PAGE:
Besides cultivating the land for his livelihood, from an early age Daniel was touched by the gift of music which he uses as a means for sharing the experiences, visions and messages he receives from the deities during the pilgrimages and ceremonies in which he has participated and keeps participating, throughout his entire life.

He says that during those experiences, when he is lucky, he dreams the songs that then he has to repeat again and again so that they are not forgotten.

Erasmo Medina Medina, who plays the Wixarika guitar or kanary, is the son of Daniel Medina de la Rosa and a follower of the same tradition.

Additional Information about the Wixarika
The Wixarika people live in different regions of the States of Jalisco, Nayarit, Zacatecas and Durango in Mexico. Although they are popularly known as “Huicholes,” we have always chosen to call them the name they give to themselves: Wixarika or Wixaritari, which is the plural of Wixarika.

One of their peculiarities is that their sacred territory extends far beyond the ravines and mountainous areas where they live. That is why they often have to travel great distances to visit, bring offerings to and consult their deities, in places so far from each other, as the coast of San Blas in Nayarit, to the lake of Chapala near Guadalajara City, to the Cerro Gordo mountain in Durango State, and the mountain summits and their surrounding deserts on Sierra de Catorce, in San Luis Potosí.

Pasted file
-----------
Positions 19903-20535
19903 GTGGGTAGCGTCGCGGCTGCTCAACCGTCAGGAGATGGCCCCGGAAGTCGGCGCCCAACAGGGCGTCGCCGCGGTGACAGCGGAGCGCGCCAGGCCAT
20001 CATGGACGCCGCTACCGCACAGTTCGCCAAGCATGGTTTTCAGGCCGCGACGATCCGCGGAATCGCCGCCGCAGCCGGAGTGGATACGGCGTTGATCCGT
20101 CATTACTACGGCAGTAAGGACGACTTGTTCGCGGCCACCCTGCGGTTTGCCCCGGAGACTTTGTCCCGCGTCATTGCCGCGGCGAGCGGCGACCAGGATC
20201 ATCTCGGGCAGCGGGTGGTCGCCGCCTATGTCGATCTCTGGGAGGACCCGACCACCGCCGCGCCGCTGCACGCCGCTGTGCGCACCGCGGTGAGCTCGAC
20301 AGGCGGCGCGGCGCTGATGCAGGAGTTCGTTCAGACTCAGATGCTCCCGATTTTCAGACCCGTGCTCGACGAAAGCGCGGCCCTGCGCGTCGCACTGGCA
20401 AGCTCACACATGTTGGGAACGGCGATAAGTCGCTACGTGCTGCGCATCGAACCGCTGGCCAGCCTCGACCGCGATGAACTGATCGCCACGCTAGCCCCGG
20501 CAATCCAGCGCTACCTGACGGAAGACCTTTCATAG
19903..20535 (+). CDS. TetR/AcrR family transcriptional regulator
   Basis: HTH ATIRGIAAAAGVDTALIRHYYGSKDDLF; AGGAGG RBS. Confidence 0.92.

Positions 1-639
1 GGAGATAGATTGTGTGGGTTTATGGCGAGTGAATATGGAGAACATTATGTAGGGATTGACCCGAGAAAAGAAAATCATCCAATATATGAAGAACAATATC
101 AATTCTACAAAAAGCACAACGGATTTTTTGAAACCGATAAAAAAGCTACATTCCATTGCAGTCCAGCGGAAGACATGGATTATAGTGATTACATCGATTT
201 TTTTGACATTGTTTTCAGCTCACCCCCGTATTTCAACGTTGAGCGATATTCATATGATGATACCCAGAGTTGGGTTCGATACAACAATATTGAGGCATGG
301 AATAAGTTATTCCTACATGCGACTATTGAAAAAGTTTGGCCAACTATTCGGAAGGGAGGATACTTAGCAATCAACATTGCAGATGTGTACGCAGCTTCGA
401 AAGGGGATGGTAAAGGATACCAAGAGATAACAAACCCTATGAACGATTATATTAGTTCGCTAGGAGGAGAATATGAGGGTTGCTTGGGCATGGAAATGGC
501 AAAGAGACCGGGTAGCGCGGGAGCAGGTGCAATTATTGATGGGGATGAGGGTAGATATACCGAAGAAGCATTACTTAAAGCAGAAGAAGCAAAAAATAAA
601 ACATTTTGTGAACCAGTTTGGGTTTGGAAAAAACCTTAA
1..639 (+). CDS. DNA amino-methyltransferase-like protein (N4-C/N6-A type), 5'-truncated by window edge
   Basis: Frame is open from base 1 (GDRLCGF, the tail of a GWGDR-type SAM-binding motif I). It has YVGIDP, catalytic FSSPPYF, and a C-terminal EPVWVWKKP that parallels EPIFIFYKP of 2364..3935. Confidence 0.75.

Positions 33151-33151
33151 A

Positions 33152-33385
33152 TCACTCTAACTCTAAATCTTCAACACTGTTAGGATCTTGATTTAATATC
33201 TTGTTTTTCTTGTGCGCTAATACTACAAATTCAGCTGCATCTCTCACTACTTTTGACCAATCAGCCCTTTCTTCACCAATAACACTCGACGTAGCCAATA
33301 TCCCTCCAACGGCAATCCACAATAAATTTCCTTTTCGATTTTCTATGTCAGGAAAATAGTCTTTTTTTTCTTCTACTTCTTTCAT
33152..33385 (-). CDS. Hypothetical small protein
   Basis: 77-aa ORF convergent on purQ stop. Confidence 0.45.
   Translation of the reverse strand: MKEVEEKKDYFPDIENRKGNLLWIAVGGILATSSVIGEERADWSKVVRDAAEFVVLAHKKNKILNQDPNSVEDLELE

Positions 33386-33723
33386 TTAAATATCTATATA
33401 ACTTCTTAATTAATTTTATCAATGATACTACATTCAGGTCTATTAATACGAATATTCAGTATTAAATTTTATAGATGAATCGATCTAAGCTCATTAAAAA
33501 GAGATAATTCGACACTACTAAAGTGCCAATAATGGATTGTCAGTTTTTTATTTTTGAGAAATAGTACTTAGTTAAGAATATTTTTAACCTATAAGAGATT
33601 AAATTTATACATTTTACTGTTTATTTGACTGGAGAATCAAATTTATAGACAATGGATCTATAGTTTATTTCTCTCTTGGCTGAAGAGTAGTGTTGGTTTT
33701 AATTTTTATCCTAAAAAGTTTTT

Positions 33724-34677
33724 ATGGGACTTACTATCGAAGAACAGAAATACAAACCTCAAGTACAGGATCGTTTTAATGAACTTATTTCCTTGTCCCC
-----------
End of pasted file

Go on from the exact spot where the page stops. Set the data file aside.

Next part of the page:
On the Types of Singing among the Wixarika
Music and singing are an integral part of the spiritual life of the Wixaritari and there are various” traditional ways of singing in their culture. Most remarkable among them are on the one hand, the singing of the marakame or cantador,” whom we could describe as one of the main shamans of the community who has the responsibility of giving voice to Grandfather Fire. This type of singing is exclusively ceremonial and therefore is restricted to that context. In that sense, we can say that the songs of the marakame belong to the ceremony, to the community and ultimately to Grandfather Fire.

On the other hand, there are the songs individually received by the traditional musicians-pilgrims like Daniel, in which he remembers and describes what he saw, listened or said during his encounters with the sacred Poderios, deities or kakayares. These are his songs and he can share them whenever his heart asks him to, in any place and before any person willing to listen to him with respect and with an open heart.

The songs that we are hearing from Daniel´s voice are representations of his conversations with the deities that govern the sacred places he continuously visits.

At times, they show us the voice of the pilgrim who speaks to the Poderío or Kakayare; expressing the longing of his heart. In others it is the voice of the Poderio that speaks to him, teaching or even questioning the intention of the pilgrim.

About his songs, Daniel sometimes says something that we have also heard from Philip Glass. He says he does not make his songs, instead he dreams them or hears them in the sacred place.

The great challenge for both is to listen with absolute attention, so that they can later remember what they heard, and then keep it either through a score (in the case of Philip Glass) or by constant repetitions in the case of Daniel, so that those of us who have the privilege to listen to them can finally get to hear the fruit of their extraordinary listening.

On the Importance of the Wixarika Culture
The Wixarika people have attracted the attention of both academics and anthropologists, and from spiritual seekers and artists, and we cannot make a final statement of what it is that makes them so special.

They are often too closely related to shamanism and peyote, in a reductionist view that prevents us from getting the broad spectrum of their cultural and human value.